Today the Matanuska Valley draws worldwide attention for its colorful agricultural heritage and its uniquely orchestrated history. The iconic Colony barn, often seen around the Valley now in artwork, logos, advertising, and other uses, has become a beloved symbol of Alaskan history.

Venne sky Albert Marquez

Venne Colony barn on Wes Grover’s farm near Palmer [photo by Albert Marquez / Planet Earth Adventures]

Learn more:

The Matanuska Colony Barns, by Helen Hegener (Northern Light Media, 2012)

Website for the Matanuska Colony Barns, dozens of photos!

Alaska Far Away: The New Deal Pioneers of the Matanuska Colony, 2008 documentary film about the Project.

Palmer Historical Society and The Colony House Museum

 

All Alaska Sweepstakes

oie_25234250G1k2OXgs

FROM OUR PAGES:

The May-June issue of Alaskan History Magazine includes an article on the All Alaska Sweepstakes, founded in Nome:

In the winter of 1907, a group of friends in Nome, Alaska set about developing a kennel club and formalizing the rules for racing dogs, founded on the same principles as the jockey clubs which oversaw the famed horse races of the bluegrass country in the south. There were many impromptu sled dog races all over the territory, but the men who started the Sweepstakes race were seeking a way to  track and trace the mushers, their dogs, and the results, with an eye toward improving the sport and breeding better dogs.

all-alaska-sweepstakes-1

Front Street, 5th race, 1912

In the spring of 1908 they held their first race, a 408-mile run to mining town of Candle and return, following the telegraph lines which linked camps, villages and gold mining settlements on the Peninsula. This route’s established communication lines allowed those betting on the outcome to track the race more easily from the comfort of saloons like the famed Board of Trade in Nome, and the betting was lively and spirited!

The winner of the first race was musher John Hegness, who was driving the team of Nome Kennel Club President Albert Fink. Twenty years later Hegness, who was a trapper and ranged widely over northern Alaska, would be credited with finding the bush pilot Russel Merrill after his plane crash-landed near Barrow. Merrill was transported to the Barrow hospital by dog team and treated for snow-blindness, exhaustion, and malnutrition.

 

Baldy and Scotty Allan

Scotty Allan and Baldy

The All Alaska Sweepstakes made household names of two illustrious mushers: Allan Alexander “Scotty” Allan and Leonhard Seppala, who each won the race three times. Another musher who gained widespread fame was the 1910 champion, John “Iron Man” JohnsonJohnson drove a team for the Scottish nobleman, Fox Maule Ramsay, who had traveled to the Anadyr River area of Siberia and brought back a load of “swift little foxy-looking dogs” which became the distant forerunners of today’s Siberian husky. Driving a team of these fast little huskies, Johnson set a record in the 1910 race of 74 hours, 14 minutes, and 37 seconds, which stood until 2008.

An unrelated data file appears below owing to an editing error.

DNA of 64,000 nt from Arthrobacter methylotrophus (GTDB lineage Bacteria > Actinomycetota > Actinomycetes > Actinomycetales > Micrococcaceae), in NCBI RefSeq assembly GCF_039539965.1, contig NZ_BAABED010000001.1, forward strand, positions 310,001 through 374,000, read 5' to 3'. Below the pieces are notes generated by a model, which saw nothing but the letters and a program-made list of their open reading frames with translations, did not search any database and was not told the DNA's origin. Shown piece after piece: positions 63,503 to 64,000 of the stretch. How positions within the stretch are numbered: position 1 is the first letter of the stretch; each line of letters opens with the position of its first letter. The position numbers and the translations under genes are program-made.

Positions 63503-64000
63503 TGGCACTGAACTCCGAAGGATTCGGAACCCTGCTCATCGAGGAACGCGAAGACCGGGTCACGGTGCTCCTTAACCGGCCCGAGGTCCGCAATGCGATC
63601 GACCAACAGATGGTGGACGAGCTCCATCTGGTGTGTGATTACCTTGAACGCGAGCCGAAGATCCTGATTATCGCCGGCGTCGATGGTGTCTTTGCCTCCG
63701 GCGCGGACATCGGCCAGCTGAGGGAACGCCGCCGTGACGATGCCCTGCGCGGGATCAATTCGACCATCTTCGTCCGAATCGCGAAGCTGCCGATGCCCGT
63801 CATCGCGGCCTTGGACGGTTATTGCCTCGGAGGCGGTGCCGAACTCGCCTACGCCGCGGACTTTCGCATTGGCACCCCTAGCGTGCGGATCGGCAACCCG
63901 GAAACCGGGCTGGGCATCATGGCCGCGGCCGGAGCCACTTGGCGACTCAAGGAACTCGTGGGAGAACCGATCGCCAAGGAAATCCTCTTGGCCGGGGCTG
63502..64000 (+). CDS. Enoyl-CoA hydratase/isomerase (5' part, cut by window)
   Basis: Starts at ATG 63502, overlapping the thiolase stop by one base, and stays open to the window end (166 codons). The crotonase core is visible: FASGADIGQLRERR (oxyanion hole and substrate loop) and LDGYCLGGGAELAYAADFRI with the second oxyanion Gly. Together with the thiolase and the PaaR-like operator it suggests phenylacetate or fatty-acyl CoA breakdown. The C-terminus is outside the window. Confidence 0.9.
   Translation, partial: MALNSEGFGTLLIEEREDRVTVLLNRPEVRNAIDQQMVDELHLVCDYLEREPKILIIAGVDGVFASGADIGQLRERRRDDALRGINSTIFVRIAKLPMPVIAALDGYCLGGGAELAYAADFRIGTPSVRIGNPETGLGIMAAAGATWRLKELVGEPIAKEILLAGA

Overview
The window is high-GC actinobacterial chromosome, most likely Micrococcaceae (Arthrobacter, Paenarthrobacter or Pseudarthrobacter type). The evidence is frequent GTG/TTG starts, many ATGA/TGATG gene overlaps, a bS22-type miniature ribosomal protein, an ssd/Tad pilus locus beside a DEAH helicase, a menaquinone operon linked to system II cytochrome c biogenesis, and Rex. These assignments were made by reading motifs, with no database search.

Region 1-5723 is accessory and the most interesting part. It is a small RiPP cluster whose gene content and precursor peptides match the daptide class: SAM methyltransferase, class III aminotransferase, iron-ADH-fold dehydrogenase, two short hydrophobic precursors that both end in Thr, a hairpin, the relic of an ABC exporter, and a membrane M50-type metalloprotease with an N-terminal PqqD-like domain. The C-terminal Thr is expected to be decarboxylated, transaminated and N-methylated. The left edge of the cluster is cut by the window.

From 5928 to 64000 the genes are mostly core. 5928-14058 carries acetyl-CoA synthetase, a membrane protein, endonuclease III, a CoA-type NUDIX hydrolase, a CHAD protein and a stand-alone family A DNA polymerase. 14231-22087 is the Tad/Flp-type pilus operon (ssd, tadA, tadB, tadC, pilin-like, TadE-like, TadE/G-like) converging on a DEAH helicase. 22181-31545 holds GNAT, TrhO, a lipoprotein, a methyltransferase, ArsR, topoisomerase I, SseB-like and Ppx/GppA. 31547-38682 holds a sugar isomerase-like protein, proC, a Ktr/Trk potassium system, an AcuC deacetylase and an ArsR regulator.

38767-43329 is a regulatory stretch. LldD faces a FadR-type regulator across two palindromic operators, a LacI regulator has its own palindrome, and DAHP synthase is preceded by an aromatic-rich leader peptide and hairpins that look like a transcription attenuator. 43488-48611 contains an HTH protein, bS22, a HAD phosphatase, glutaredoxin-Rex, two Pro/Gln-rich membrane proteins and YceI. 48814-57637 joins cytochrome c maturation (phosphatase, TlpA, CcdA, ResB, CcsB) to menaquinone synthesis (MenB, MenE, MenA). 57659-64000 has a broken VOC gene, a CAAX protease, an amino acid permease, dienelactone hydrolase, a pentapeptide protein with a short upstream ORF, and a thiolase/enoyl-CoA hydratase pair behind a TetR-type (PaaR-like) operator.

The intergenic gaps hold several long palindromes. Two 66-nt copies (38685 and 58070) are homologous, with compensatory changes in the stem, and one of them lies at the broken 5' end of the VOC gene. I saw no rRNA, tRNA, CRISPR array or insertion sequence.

The All Alaska Sweepstakes was an eagerly anticipated annual event until the gold mining dropped off and the First World War took a large percentage of the men away to fight on foreign shores. Nome’s population dwindled, along with local interest in sled dog racing. In 1983 the Nome Kennel Club sponsored the 75th Anniversary race, and Rick Swenson took home the $25,000.00 purse. Then, in 2008, for the 100th Anniversary of the event, the Nome Kennel Club offered the richest purse ever for a sled dog race: $100,000.00, winner take all.

trophy_aasAlaska’s best-known mushers entered the Centennial race, including Lance Mackey, Jeff King, Mitch Seavey, Sonny Lindner, Ramy Brooks, Jim Lanier, Cim Smyth, Aaron Burmeister, Ed Iten, Hugh Neff, and Mike Santos. And then there were the mushers who entered simply to be a part of the history of the race: Kirsten Bey, Cari Miller, Fred Moe Napoka, Connor Thomas, and Jeff Darling, whose musher profile noted that he’d entered “for the historical value and a chance to see some countryside he might not otherwise be able to see by dogteam.”

nkcpatch52004 Iditarod champion Mitch Seavey won the $100,000 purse for the 2008 race, and organizers and the Nome Kennel Club announced that would be the final running of the epic race, an event now consigned to the pages of Alaska’s colorful mushing history. In 2013 Northern Light Media published The All Alaska Sweepstakes, History of the Great Sled Dog Race, which told the story of the race and the sixteen Alaskan mushers who entered their teams in the Centennial running, each hoping to have their name engraved on the Sweepstakes trophy beside the great mushing legends John ‘Iron Man Johnson, ‘Scotty’ Allan and Leonhard Seppala. •~•

Screen Shot 2019-03-03 at 9.08.40 AM

John Hegness driving Albert Fink’s team, 1st race, 1st winner, in 1908.

Screen Shot 2019-03-03 at 8.22.14 AM

“Scotty” Allan driving J. Berger team, winner of 2nd race, 1909.

 

Screen Shot 2019-03-03 at 9.08.54 AM

John “Iron Man” Johnson driving Col. Ramsay’s team, winners of 3rd race, 1910.

Screen Shot 2019-03-03 at 9.09.51 AM

Leonhard Seppala, owner and driver, winning the 1916 race. He also won in 1915 and 1917.

All Alaska Sweepstakes at Wikipedia

Nome Kennel Club History

Anchorage Daily News article by Helen Hegener, 2009

Biography of “Scotty” Allan at LitSite Alaska

 

 

 

 

Books from NLM